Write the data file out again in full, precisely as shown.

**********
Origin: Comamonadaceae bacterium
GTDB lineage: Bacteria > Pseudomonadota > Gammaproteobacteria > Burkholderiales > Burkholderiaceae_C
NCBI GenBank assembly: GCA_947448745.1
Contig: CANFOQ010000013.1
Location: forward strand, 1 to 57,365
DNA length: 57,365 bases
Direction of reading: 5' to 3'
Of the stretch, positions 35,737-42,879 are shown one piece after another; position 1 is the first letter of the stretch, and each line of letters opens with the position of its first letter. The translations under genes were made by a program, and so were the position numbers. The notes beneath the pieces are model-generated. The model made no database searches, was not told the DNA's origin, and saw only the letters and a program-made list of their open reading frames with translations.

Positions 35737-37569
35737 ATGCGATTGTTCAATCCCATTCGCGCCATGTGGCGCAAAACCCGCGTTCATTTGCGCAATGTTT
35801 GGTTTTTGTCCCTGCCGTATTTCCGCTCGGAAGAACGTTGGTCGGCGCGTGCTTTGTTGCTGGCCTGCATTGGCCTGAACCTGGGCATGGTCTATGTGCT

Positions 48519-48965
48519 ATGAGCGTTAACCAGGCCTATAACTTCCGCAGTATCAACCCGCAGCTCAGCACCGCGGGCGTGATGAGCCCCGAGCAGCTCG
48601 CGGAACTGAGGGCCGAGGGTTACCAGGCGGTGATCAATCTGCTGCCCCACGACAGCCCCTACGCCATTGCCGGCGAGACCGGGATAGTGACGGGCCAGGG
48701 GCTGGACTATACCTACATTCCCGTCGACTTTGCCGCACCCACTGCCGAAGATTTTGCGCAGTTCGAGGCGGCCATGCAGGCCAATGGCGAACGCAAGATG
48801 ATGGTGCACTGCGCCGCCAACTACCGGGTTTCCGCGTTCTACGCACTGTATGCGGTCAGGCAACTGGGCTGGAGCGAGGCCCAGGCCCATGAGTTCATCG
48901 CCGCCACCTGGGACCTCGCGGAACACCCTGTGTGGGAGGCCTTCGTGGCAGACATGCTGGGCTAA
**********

Origin: Comamonadaceae bacterium
GTDB lineage: Bacteria > Pseudomonadota > Gammaproteobacteria > Burkholderiales > Burkholderiaceae_C
NCBI GenBank assembly: GCA_947448745.1
Contig: CANFOQ010000013.1
Location: forward strand, 1 to 57,365
DNA length: 57,365 bases
Direction of reading: 5' to 3'
Of the stretch, positions 35,737-42,879 are shown one piece after another; position 1 is the first letter of the stretch, and each line of letters opens with the position of its first letter. The translations under genes were made by a program, and so were the position numbers. The notes beneath the pieces are model-generated. The model made no database searches, was not told the DNA's origin, and saw only the letters and a program-made list of their open reading frames with translations.

Positions 35737-37569
35737 ATGCGATTGTTCAATCCCATTCGCGCCATGTGGCGCAAAACCCGCGTTCATTTGCGCAATGTTT
35801 GGTTTTTGTCCCTGCCGTATTTCCGCTCGGAAGAACGTTGGTCGGCGCGTGCTTTGTTGCTGGCCTGCATTGGCCTGAACCTGGGCATGGTCTATGTGCT

Positions 48519-48965
48519 ATGAGCGTTAACCAGGCCTATAACTTCCGCAGTATCAACCCGCAGCTCAGCACCGCGGGCGTGATGAGCCCCGAGCAGCTCG
48601 CGGAACTGAGGGCCGAGGGTTACCAGGCGGTGATCAATCTGCTGCCCCACGACAGCCCCTACGCCATTGCCGGCGAGACCGGGATAGTGACGGGCCAGGG
48701 GCTGGACTATACCTACATTCCCGTCGACTTTGCCGCACCCACTGCCGAAGATTTTGCGCAGTTCGAGGCGGCCATGCAGGCCAATGGCGAACGCAAGATG
48801 ATGGTGCACTGCGCCGCCAACTACCGGGTTTCCGCGTTCTACGCACTGTATGCGGTCAGGCAACTGGGCTGGAGCGAGGCCCAGGCCCATGAGTTCATCG
48901 CCGCCACCTGGGACCTCGCGGAACACCCTGTGTGGGAGGCCTTCGTGGCAGACATGCTGGGCTAA